To cheat the oblivion which paralyzed our ancestors, knowledge was offloaded to the environment in the manner Clark described.  To forge bonds beyond kinship, structures of moral order were assembled by human groups.  In the complex narratives of culture, information and affirmation often became impossible to separate.

I don’t know whether pre-literate peoples understood the difference between virtual and real – between their morals, politics, and religion and the brute facts of nature.  Karl Popper thought not.  Tribal societies, he wrote, were closed societies, impermeable to change.  Tribal people were thus slaves of culture, caught in its reactionary grip like our pre-human ancestors.

It was the ancient Greeks who first remarked on the virtual quality of culture.  A restless and observant people, they noticed that good and evil in Persia and Egypt differed from that in Athens and Sparta.  A portentous conclusion was reached.  Certain facts, like fire and mathematical formulas, were natural, rational, and thus universal.  Others, like clothing styles and political institutions, were conventional and thus arbitrary.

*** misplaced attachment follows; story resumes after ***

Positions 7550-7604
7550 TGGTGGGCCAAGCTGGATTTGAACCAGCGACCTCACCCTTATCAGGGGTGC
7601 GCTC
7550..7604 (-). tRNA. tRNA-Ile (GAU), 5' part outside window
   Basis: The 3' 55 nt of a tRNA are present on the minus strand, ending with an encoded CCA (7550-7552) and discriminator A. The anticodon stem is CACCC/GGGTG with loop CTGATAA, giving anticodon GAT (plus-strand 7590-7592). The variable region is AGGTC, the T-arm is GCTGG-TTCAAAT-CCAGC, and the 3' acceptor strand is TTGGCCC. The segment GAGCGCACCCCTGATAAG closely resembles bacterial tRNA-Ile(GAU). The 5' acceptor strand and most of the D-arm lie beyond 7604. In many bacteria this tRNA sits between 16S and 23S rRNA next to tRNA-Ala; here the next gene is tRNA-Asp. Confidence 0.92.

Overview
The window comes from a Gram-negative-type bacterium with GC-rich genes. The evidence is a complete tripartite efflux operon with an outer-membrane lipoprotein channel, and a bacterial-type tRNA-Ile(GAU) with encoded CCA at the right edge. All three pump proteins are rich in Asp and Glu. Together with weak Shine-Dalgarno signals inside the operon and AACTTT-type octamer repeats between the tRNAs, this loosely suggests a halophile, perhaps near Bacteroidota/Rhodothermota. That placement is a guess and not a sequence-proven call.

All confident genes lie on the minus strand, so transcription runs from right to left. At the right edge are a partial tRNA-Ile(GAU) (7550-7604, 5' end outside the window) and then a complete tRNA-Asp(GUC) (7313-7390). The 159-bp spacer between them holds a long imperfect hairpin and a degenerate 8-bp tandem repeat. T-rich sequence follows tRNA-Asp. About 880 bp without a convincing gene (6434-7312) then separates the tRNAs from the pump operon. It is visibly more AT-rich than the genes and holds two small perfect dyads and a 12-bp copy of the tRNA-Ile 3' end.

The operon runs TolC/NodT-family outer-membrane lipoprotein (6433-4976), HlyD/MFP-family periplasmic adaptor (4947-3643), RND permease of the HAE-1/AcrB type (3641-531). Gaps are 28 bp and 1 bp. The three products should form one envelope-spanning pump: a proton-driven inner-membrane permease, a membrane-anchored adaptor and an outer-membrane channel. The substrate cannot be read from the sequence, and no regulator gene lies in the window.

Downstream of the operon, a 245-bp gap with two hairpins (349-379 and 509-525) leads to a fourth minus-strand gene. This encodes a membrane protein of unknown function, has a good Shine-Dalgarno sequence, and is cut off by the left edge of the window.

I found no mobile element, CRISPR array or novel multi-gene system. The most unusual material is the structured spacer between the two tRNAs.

A wound was opened that has yet to heal.  For reasons I can’t explain, rationalists crave  universality.  Because culture is a virtual dream, they have been convinced, through the ages, that is is some sort of trick perpetrated on society by a devilishly clever group.

Callicles, in the Gorgias, maintained that the laws were a conspiracy by weaklings to hold down the strong.  Marx, writing 2,400 years later, arrived at a diametrically opposite conclusion:  the dream of culture was really an opiate-induced hallucination, pushed by economic elites the better to control the working class.  The postmodernists have followed Marx, but aimed their fire at those who derive authority from modern science and Enlightenment ideas.